The establishment of Trans-frontier Conservation Areas in southern Africa facilitates the roaming of wildlife across international borders. The probability of disease transfer associated with wildlife and livestock contact zones is a cause of concern for conservationists and local communities. Assessing and monitoring vegetation is an important part of ecological research and management, as vegetation characteristics are often fundamental to habitat differentiation. In the challenge to find cost-effective ways for vegetation monitoring, remotely sensed data such as satellite imagery offers a possible alternative to field based techniques. However, imagery with good spatial, spectral, radiometric and/or temporal resolution may be too expensive for frequent use. This study investigated the potential and challenges associated with the analysis of mainly savanna vegetation structure using in-situ observations and pixel-based classifications derived from multispectral SPOT 5 images in a selected subset of the Greater Limpopo Trans-frontier Park (GLTP).
The availability of cost free SPOT 5 imagery and the suitability of currently available land cover and ancillary information in the GLTP area were investigated and described. Using the acquired imagery, supervised (Maximum Likelihood) and unsupervised (ISODATA) pixel-based classification methods were examined and tested. Normalized Difference Vegetation Index (NDVI) and Second Modified Soil Adjusted Vegetation Index (MSAVI2) values were added as additional bands to the SPOT 5 image bands. Pair separation statistics and thresholds were used to evaluate and describe the potential effect of training area sizes and image-index band combinations on classification results. Classified images were assessed using qualitative (visual comparison) and quantitative (error matrix) methods. The applicability of estimated desktop and in-situ field observations as ground truth validation tools were evaluated and compared. From the various classified products, the most suitable classified image was selected and an appropriate level of generalisation was chosen based on overall accuracy and Kappa values. The potential sources of error inherent in all processes, such as field based observations, image acquisition, pre-processing, classification, generalisation and interpretation, have been acknowledged and described. Visualising techniques and guidelines aimed at the thematic presentation of a classification product along with its associated confidence levels were explored and illustrated. Furthermore, the incorporation of ancillary information to improve the applicability of the results was illustrated.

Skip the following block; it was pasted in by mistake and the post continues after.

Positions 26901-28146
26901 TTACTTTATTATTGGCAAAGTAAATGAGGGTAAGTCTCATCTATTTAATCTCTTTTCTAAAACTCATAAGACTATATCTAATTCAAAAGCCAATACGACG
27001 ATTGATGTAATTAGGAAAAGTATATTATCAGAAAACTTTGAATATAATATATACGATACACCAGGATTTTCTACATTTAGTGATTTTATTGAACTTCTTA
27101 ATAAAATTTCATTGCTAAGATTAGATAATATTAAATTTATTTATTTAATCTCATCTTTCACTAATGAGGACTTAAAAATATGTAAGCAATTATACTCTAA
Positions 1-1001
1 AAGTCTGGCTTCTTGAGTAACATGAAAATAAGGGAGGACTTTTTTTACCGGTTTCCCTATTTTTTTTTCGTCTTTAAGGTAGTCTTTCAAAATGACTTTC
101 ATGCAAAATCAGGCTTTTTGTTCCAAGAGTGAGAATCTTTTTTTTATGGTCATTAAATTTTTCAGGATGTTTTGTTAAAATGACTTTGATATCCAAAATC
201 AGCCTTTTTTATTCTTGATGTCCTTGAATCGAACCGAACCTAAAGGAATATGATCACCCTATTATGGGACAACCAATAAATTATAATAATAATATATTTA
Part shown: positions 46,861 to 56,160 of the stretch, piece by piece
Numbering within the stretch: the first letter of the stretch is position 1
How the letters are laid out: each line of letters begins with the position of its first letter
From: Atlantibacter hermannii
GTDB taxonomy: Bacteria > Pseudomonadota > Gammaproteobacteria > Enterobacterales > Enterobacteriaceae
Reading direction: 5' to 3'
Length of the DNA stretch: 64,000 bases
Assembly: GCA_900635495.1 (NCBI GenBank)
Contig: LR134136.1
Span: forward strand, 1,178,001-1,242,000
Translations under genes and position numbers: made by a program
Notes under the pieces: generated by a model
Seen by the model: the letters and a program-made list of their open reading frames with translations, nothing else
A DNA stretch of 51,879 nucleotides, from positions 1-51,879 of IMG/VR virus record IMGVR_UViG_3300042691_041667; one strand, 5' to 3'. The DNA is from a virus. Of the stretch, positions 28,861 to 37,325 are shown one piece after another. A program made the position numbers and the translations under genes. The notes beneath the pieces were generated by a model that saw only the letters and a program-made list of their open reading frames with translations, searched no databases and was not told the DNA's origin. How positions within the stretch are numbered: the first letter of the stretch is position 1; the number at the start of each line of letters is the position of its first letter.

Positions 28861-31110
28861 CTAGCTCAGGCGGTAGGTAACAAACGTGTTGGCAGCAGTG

This study revealed, illustrated and discussed the influence of image resolution, classification methods, band selection, vegetation indices and training area characteristics on the suitability of remote sensing to classify vegetation characteristics in remote or inaccessible savanna areas. From the results it can be concluded that the use of medium resolution multispectral SPOT 5 imagery for pixel-based classification of vegetation structure in the study area may be limited in its application value and should be used perceptively and with caution. Overall it must be noted that although the use of satellite imagery as a whole may have reached almost unlimited potential, there are still many challenges for researchers in the various application fields of this technology.